Medical research teaches us more each and every year about mature women’s health. At The Woman’s Clinic, P.A. our physicians believe strongly in providing individualized care to manage the hormonal and physical changes of your body so you maintain your happiness and health.
Use the information presented here as an introductory guide to menopause, and contact your physician if you have more questions or to set up an appointment.
Menopause is a stage of life, not unlike adolescence, that affects every woman around the world. However, women’s physical and mental experiences during the change, as it’s often called, vary within and across cultures. However with knowledge and attention to self care, menopause can mark the beginning of an exciting new time of life for all women.
Regular clinical checkups will help a woman achieve optimal health.
The checkups can identify any health conditions that need to be addressed. For example, regular mammograms are important for women over 40. Pap tests are also recommended, even after menopause. Height measurements detect loss of height, possibly an indicator of osteoporosis. Blood, urine, and other tests can help to screen for existing or increasing risk of various diseases, such as diabetes, heart disease, and thyroid disease.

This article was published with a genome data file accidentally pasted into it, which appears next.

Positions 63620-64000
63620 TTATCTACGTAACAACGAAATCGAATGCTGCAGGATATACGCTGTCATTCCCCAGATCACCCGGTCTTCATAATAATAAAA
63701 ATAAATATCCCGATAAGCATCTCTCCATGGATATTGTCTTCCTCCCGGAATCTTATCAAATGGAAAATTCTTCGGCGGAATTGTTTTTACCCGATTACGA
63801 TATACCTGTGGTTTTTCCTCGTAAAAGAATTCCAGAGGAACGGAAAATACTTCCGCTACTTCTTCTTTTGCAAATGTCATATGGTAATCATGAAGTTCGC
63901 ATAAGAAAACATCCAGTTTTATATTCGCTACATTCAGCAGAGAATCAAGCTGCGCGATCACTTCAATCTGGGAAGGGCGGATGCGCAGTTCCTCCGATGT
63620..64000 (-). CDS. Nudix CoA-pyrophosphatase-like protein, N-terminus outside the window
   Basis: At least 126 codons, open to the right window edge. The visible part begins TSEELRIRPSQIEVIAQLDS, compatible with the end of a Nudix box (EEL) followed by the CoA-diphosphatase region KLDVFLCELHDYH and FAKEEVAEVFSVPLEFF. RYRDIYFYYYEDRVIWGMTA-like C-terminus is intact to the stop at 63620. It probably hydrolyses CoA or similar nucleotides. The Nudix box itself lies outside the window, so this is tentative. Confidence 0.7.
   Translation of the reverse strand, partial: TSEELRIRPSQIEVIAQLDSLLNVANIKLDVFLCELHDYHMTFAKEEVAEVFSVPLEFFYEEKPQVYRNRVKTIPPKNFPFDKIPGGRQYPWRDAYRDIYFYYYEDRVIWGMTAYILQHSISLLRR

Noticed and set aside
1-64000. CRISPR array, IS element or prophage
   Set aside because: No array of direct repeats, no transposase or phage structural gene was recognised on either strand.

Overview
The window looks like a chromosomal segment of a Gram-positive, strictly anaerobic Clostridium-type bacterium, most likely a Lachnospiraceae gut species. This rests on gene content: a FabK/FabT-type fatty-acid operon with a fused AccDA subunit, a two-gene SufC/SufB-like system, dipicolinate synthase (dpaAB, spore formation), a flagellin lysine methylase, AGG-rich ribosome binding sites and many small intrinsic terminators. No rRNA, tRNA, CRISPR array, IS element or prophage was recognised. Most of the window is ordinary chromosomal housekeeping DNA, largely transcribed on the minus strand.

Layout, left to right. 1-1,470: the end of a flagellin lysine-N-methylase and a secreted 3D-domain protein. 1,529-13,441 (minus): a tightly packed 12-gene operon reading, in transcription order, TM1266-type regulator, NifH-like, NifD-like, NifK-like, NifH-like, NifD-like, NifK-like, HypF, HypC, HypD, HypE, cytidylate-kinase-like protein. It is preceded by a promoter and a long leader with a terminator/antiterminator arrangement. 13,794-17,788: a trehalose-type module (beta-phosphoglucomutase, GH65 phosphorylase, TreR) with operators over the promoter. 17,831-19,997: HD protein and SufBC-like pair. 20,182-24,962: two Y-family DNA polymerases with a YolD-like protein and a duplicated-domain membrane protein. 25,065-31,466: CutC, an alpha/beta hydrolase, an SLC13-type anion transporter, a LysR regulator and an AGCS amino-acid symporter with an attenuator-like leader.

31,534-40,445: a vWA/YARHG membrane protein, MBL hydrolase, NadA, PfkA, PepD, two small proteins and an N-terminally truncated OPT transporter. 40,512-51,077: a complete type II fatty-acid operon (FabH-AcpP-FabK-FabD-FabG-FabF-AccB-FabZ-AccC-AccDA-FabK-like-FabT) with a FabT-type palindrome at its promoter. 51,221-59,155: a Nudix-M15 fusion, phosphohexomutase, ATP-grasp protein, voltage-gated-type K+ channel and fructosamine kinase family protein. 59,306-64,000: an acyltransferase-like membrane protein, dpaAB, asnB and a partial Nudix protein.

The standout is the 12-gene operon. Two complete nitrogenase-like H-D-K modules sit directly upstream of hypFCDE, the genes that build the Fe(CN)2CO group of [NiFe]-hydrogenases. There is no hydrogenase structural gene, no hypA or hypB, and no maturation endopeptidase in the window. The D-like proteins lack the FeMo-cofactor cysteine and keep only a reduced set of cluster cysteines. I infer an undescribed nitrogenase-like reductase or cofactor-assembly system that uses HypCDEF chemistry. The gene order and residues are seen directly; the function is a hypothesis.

Staying healthy as we age into the golden years means keeping bones strong. For women with risk factors for osteoporosis, we offer on-site scans to help identify signs of the condition. Osteoporosis is a disease in which bones become fragile and more likely to break. If not prevented or if left untreated, osteoporosis can progress painlessly until a bone breaks.
These broken bones, also known as fractures, occur typically in the hip, spine and wrist.
If you already have osteoporosis, or know you’re at risk, you can live actively and comfortably by seeking proper medical care and making some adjustments to your lifestyle. Your physician may prescribe a diet rich in calcium and vitamin D, a regular program of weight-bearing exercise and medical treatment.
Getting an annual mammogram – at age 40 or sooner if you have a family history of breast or other cancers – is one of the only three defenses women have against breast cancer today.
Regular breast self exam and an
annual clinical exam performed by your doctor also aid in early detection.